A person runs outside in the snow.
Few places are more beautiful than a snow-spangled running trail. Just make sure it has been cleared for safe running. (For Spectrum Health Beat)

It’s a cold and gray winter day.

The last thing you want to do is exercise. You’d rather just stay inside and hibernate.

But getting up and moving could be exactly what you need to help fight the winter blahs.

“Staying active in the winter is very important, especially when you live in a place like West Michigan that doesn’t get a lot of sun,” said Matthew Axtman, DO, a Spectrum Health orthopedic sports medicine specialist.

“We know from research that individuals who are active and exercise tend to do a lot better during the winter months and are much healthier and happier.”

Increased activity can improve your mood and inspire more restful sleep, as well as boosting your immune system to fight off illness, he said.

Exercise can also be a big help for those who suffer from seasonal affective disorder, a form of depression that can be triggered by winter’s short and gray days.

Regardless of the season, Dr. Axtman recommends at least 30 minutes of exercise per day.

It can be hard to achieve this in the winter, but Dr. Axtman offered some helpful tips.

1. Get moving at home

“The gym is not for everyone,” Dr. Axtman said. “There’s a cost associated with it and a time commitment to travel there. And some people just don’t like working out in front of other people.”

The good news for those folks: “There are a lot of things you can do at home on your own that are cheap or even free,” he said.

Create your own gym, even with virtual instructors, right at home.

Dr. Axtman suggests going online to find free exercise videos that interest you. There’s pilates, yoga or even simple strength-training with exercise bands. You can also make up your own workout with exercises such as jumping jacks, situps, pushups or burpees.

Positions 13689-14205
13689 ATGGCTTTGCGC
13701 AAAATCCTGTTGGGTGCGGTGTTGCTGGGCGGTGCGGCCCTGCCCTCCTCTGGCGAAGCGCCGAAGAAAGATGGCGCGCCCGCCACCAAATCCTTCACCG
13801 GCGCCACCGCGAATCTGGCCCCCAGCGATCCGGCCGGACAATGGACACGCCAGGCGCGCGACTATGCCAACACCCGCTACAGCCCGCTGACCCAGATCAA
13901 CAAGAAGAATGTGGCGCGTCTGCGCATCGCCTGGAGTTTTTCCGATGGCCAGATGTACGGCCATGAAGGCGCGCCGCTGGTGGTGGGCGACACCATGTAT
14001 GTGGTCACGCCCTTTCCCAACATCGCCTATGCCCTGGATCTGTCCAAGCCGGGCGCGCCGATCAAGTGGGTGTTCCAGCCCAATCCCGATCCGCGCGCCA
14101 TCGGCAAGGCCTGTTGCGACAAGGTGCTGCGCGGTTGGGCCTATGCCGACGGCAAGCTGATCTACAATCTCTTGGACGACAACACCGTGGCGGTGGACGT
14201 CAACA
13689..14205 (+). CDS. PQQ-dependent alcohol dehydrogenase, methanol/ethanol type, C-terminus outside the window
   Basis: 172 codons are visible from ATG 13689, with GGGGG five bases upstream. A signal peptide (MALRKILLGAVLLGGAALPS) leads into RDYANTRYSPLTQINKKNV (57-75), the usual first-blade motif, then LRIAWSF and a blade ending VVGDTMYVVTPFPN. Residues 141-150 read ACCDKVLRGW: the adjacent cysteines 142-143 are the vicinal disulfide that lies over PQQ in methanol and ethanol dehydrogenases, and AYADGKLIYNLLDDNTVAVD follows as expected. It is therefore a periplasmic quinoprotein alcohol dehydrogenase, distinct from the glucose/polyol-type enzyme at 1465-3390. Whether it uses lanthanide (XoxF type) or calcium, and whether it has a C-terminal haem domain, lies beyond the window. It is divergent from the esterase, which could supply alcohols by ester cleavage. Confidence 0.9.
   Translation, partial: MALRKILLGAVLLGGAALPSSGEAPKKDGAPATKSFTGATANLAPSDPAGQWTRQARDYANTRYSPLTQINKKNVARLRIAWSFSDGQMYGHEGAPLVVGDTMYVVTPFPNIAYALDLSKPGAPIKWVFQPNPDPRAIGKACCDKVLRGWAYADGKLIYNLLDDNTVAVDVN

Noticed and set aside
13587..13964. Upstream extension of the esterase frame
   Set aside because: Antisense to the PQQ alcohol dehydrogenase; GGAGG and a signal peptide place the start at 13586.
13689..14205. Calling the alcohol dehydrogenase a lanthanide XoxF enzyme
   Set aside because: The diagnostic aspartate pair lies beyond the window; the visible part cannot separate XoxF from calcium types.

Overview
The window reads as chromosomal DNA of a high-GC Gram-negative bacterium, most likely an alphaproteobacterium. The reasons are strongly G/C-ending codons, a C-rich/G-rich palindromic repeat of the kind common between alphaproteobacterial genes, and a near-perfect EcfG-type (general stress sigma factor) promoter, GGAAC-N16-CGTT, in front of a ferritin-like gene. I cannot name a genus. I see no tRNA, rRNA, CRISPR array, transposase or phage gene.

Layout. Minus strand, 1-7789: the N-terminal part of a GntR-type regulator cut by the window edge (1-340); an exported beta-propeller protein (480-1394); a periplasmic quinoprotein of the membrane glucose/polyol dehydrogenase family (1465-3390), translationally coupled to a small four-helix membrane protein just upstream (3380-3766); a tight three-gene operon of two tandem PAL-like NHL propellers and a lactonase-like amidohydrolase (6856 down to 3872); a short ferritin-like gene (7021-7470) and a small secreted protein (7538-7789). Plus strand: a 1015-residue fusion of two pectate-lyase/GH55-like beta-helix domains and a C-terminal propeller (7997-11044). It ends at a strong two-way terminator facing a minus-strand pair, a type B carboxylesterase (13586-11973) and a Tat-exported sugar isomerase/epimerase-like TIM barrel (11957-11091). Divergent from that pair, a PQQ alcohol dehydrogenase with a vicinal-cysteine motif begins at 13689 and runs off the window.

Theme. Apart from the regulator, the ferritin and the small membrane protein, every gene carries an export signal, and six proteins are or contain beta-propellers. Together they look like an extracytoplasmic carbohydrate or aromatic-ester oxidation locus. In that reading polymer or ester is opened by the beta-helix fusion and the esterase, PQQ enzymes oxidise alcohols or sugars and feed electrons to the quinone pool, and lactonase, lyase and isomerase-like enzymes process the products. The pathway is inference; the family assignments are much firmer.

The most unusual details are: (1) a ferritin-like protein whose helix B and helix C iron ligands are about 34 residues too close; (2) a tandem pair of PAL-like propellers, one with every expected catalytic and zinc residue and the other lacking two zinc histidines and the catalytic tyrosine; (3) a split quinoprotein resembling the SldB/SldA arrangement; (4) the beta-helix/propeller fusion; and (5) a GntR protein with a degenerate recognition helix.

“You don’t have to be running or biking,” Dr. Axtman said. “Anything to activate your muscles, get your heart pumping and your joints moving is going to be beneficial.”

2. Discover a fun winter sport

If you’re someone who likes to be outside in the winter, there are plenty of choices: cross country skiing, downhill skiing, ice skating, snowshoeing and more.

“We’re in a great place because there is so much access to winter sports,” Dr. Axtman said. “Go out there and try something. If you love it, run with it. And if you decide it’s not for you, there’s always something else to try.”

3. Dress for the weather

The important thing with any winter sport—running or biking outside in colder temperatures, for instance—is to dress appropriately.

“You want to layer up in the cold,” Dr. Axtman said. “You should be able to shed some layers to regulate your temperature, because you can overheat if you’re dressed too warmly.”

The base layer on your skin should be some kind of moisture-wicking fabric. Avoid cotton. Over that, you want layers to trap the heat—such as a heavier coat that’s wind- and water-resistant. Don’t forget gloves and a hat, as a lot of body heat can escape through extremities.

4. Indoors or outdoors, find a safe place

If you want to walk outside, always find a safe place with a clear surface.

“With the snow and slush and ice, you want to find a trail or pathway that is plowed and that is not going to cause injuries where you slip and fall,” he said.

If you don’t want to risk being outside, head to the mall to walk laps. Bring along a friend to keep you company and keep you motivated.

“It’s free and it’s a great option that’s going to get you going and keep you active,” Dr. Axtman said.

5. Aim for simplicity

Find simple ways to pack more steps into your day.

Take the stairs instead of the elevator. Park a little farther in the parking lot. Do a little extra housework. Dance to your favorite tunes.

“Think about ways you can easily add it into your day and you’re going to reap the benefits,” Dr. Axtman said.